The pilot of a helicopter that crashed into New York City’s East River told federal investigators that he believed the aircraft’s fuel was cut off when a passenger’s restraint tether tangled with an emergency fuel cutoff switch, the National Transportation Safety Board said in a preliminary report on the crash released Monday.
The pilot, Richard Vance, told the NTSB that he went to flip off the switch because the craft was going down, but discovered that it was already off and that part of the harness was underneath it.
Five passengers who couldn’t free themselves from their harnesses drowned when the helicopter rolled over into the water. The pilot, who was not wearing a harness, escaped with only minor injuries.
Vance told the NTSB that the passengers had a safety briefing before the flight, and were told how to use cutting tools to slash the restraint harnesses if necessary.
The report also noted that the helicopter’s pontoons didn’t equally inflate, with the pontoons on the left skid more inflated than those on the right.
The NTSB has not issued any findings on the cause of the crash, and the report did not offer an opinion as to whether the pilot’s observations were correct. A final report could be over a year away.
In his interview, the pilot said the helicopter, on an open-door flight, had been traveling over Central Park when the front-seat passenger turned sideways, slid closer to the pilot and leaned back, extending his feet outside the aircraft to take a photo. It was at that point that the pilot began experiencing problems.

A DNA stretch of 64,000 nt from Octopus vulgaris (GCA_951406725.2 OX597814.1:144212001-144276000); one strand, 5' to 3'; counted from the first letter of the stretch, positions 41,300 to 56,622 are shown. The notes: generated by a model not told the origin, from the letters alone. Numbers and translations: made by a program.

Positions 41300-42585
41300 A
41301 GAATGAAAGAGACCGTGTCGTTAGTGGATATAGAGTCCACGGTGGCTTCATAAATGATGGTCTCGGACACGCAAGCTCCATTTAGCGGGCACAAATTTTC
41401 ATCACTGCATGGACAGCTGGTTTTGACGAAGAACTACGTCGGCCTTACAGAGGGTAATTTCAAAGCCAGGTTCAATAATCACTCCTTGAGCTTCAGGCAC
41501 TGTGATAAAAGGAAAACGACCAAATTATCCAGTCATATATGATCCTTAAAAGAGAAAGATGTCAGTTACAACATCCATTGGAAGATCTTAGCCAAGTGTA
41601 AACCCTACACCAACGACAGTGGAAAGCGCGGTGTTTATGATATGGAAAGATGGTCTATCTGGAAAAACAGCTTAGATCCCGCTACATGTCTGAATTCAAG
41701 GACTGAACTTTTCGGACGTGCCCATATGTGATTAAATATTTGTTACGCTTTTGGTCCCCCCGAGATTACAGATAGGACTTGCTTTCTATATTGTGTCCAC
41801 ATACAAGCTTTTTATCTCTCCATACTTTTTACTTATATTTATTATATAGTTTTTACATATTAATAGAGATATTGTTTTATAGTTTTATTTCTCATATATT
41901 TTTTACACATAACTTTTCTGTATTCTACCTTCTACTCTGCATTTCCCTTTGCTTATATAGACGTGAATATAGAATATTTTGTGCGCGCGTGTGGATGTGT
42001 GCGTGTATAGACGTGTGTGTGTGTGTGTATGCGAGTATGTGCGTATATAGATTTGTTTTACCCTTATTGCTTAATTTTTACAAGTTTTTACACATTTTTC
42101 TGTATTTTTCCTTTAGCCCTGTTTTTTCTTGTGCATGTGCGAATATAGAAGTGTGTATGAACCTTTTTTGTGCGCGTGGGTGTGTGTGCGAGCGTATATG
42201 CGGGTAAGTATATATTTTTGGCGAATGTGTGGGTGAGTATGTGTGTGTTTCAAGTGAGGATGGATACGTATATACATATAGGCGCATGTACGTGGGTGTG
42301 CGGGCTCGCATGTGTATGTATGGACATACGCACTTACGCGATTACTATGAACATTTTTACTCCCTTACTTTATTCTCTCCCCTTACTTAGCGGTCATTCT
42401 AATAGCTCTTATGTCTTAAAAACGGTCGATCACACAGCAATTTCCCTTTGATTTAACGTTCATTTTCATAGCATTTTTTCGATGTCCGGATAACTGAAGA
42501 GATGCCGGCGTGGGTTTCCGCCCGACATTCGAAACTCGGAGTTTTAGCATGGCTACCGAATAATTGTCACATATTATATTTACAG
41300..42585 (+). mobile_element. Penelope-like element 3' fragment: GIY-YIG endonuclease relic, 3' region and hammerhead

The front passenger’s restraint harness had already come off once before that during the flight, said the pilot, who recalled passengers on earlier flights also accidentally releasing their seatbelts.
The NTSB has previously raised safety concerns about the safety of the fuel controls on the helicopter model involved in the crash, the Eurocopter AS350.
After one of the helicopters crashed in Alaska in 2008, killing four people, investigators determined that a passenger had likely bumped the aircraft’s fuel flow control lever with either his foot or backpack. It noted that Canadian officials had blamed a non-fatal accident in 1994 on a similar accidental movement of the fuel control lever by a passenger.
“The NTSB is concerned that the FFCLs on Eurocopter AS350-series helicopters can be easily and inadvertently moved out of their detents by objects or persons, including the pilot and passengers, in flight or on the ground,” the NTSB wrote in its report on the 2008 crash.
It recommended that the Federal Aviation Administration require modifications of the control system to protect the lever from being deployed accidentally.
The fuel flow control lever implicated in those crashes is a different lever than the emergency fuel shut-off switch, but they are next to each other on the console.
Gary Robb, attorney for the parents of 26-year-old Trevor Cadigan, who was killed in the New York City crash, said the family was going to evaluate the safety of the emergency fuel shut-off switch if it can be so easily toggled off. He also questioned how much concern there could have been over the passengers’ safety if they were able to move around and change position.
“The family found the lack of supervision of their activity outrageous,” Robb said.